Catherine Mulligan is a Horizon Transitional Research Fellow in Innovation Studies at University of Nottingham. The following is an extract from her upcoming book “The Communications Industries in the Era of Convergence”, published by Routledge. The text is taken from our publication “Build on others’ work” about how you can create media and build services on data and content that already exist.
APIs are far from a new concept. While their role within technology is well-known, their impact on the economy and society is less understood: APIs actually helped fuel globalisation since the 1960s.
The current era of Open APIs is different, however: these interfaces highlight wider changes in both our economy and society. This is only the beginning and the impact of Open APIs will be felt in every part of the globe.
APIs and Globalisation
APIs originated in 1960s to reduce development and testing costs by allowing for modular development of code. APIs on e.g. IBM’s 360 made code re-usable internally to companies.
By the 1980s APIs were exposed to external developers, allowing them to create and sell applications on top of platforms. Companies could use APIs to develop software across the globe simultaneously; many even outsourced development. APIs were one of the drivers of globalisation during the 1980s helping companies to achieve new levels in the pursuit of economies of scale. Without APIs, the economy may have a different shape.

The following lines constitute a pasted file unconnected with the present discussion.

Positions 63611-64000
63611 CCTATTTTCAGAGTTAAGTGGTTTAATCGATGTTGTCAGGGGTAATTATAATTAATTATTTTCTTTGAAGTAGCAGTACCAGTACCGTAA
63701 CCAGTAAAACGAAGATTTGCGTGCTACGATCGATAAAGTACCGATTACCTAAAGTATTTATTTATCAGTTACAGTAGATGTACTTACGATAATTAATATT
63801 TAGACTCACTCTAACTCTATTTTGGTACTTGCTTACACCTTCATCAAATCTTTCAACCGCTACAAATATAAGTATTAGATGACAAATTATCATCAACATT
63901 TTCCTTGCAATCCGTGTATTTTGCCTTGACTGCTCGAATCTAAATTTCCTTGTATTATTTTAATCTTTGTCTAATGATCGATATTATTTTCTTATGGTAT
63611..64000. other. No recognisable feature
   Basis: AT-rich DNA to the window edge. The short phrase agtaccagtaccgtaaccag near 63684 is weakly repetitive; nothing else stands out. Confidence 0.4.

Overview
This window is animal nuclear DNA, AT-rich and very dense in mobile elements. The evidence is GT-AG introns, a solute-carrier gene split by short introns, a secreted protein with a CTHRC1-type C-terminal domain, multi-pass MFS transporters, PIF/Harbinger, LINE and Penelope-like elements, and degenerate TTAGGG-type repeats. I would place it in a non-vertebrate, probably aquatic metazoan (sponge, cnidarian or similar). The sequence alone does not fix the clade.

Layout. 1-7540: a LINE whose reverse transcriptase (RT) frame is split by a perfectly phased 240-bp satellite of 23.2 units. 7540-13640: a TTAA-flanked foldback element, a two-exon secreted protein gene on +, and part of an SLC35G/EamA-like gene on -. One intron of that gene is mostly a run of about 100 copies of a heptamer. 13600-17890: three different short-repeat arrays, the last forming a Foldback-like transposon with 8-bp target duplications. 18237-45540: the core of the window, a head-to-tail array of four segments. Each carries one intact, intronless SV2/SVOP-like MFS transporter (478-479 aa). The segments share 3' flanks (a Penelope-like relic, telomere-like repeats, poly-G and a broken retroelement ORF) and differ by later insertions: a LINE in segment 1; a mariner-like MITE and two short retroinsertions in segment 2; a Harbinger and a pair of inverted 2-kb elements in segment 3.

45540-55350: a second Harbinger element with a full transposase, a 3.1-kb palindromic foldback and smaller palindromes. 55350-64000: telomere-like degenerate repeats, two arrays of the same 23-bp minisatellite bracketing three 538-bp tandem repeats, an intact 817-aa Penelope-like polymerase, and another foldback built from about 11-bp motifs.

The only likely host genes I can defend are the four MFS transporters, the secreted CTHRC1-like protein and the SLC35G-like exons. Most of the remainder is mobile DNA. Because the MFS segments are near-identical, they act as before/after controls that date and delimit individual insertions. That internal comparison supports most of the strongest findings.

From 2005 onwards the speed of technical change means companies must work closely together, focusing simultaneously on ‘core business’ and close interaction across industries to ensure compelling 3rd party product offerings on their platforms.
Meanwhile, mobile devices allow for the capture of data about end-users in a manner that has never previously been conceivable, while new streams of data from NFC, RFID and sensor are released every day. Market uncertainty is the result – it becomes too expensive to establish the business relationships and legal contracts with every company needed to develop compelling applications. Many sub-platforms need to be linked together to create a complex ‘network of platforms’, connected via Open APIs that function both as a technical and contractual boundary to reduce transaction costs and increase innovative capacity by creating dynamic ‘contracts’ between parties.
Open APIs and Market Creation
Open APIs and Society
Open APIs brings both technical and social opportunities and challenges:
- Open APIs create more equitable access to information, allowing access to data previously locked in libraries.
- Cloud-computing APIs create more equitable access to processing capacity. Access to information and the ability to process it is rapidly becoming a global human capability, not just a corporate one.
- At the same time, however Open APIs create imbalance between regions as a large portion of the world’s population contribute their data to increase the revenues of US-based companies, e.g. Google. Open APIs are the basis of new organisational structures for companies as they did in the 1980s.
Open APIs are far more than a technical interface – they are setting the stage for the next era of globalisation. The eventual impact will be far greater than just Web 2.0 and is a development to be watched.